• Learning choice-making around the type of music worked with, preferred songs or artists, instruments to be played and the types of activities undertaken. Visual choice cards and working collaboratively with other health professionals can be used to facilitate this.
  • Brainstorming uses of music as a health resource
  • Improvising on instruments
  • Drawing to music and guided meditations
  • Opportunities for family members, carers or support staff to participate and support therapeutic objectives.

Our Music Therapist

Yimin Chau

Music Therapist - MMT

Yimin completed her Master’s Degree in Music Therapy at the University of Melbourne. She is a Registered Music Therapist of the Australian Music Therapy Association. She has clinical experience across a variety of settings including special schools, large non-profits, hospitals, and inpatient psychiatric facilities. She has a broad range of clinical experience working with individuals and groups during her professional career in the following areas:

– Autism Spectrum Disorder (ASD)
– Attention-Deficit/Hyperactivity Disorder (ADHD)
– Children, Teenagers and Adults with Special Needs
– Depression and Bipolar Disorder
– Anxiety Disorders
– Chronic Mental Illness
– Self-image and Self-Esteem Issues
– Cancer Care
– Palliative Care/End-of-life Care

Yimin believes in a relational, collaborative, strengths-based approach to therapy that is mindful of cultural, ethnic and economic concerns. She believes in working in partnership with clients to utilise their strengths to help them sort out their challenges and achieve their goals. She also realises how important it is to identify all aspects of an individual’s life that impact their well-being including their physical health, support systems (family, friends, etc.), work or school environment, and faith/spirituality in this process.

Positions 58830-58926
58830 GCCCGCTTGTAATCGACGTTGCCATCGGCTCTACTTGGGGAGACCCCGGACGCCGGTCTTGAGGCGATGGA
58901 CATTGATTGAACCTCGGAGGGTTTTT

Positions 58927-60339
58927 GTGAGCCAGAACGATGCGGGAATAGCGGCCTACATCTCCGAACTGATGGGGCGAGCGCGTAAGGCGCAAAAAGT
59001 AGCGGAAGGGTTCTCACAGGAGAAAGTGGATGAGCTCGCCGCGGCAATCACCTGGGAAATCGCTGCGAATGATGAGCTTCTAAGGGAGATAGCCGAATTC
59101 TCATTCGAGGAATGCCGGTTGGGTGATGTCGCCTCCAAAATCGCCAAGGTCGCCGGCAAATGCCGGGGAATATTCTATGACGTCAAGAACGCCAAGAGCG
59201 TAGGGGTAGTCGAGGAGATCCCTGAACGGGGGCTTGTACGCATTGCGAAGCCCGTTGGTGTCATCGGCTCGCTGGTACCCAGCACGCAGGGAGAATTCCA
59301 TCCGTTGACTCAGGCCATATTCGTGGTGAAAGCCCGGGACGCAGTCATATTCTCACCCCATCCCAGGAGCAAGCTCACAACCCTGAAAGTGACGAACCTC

Yimin is able to speak several languages and dialects including English, Mandarin, Malay, Cantonese, and Hakka.

Yimin Chau

Music Therapist


Yimin is a warm music therapist who completed her Master of Music
Therapy at the University of Melbourne. She is a Registered Music
Therapist (RMT) of the Australian Music Therapy Association. She has had
experience in various settings including working with children on the
Autism Spectrum, palliative care, adult acute mental health and
rehabilitation. Yimin plays the piano and guitar and finds joy in
singing. With her strong background in music composition, she often
incorporates songwriting and music making in her sessions to address
different goals when suitable.

Yimin has a strong passion in creating a safe space in her sessions. It
is a priority for her to honour each person’s culture, voice, and
preference, and tailoring each session according to their needs. She is
passionate about sustainability in her therapy work as she believes that
it is important to continue the benefits and positive impacts of therapy
outside of the sessions. Therefore, providing resources that families
can use at home when possible is important to her. She enjoys building
meaningful relationships with clients and families.

Yimin is able to speak English, Mandarin, Malay, Cantonese, and Hakka.

Contact Us

Contact Hours :

Monday – Saturday : 9am to 5:30pm

Phone :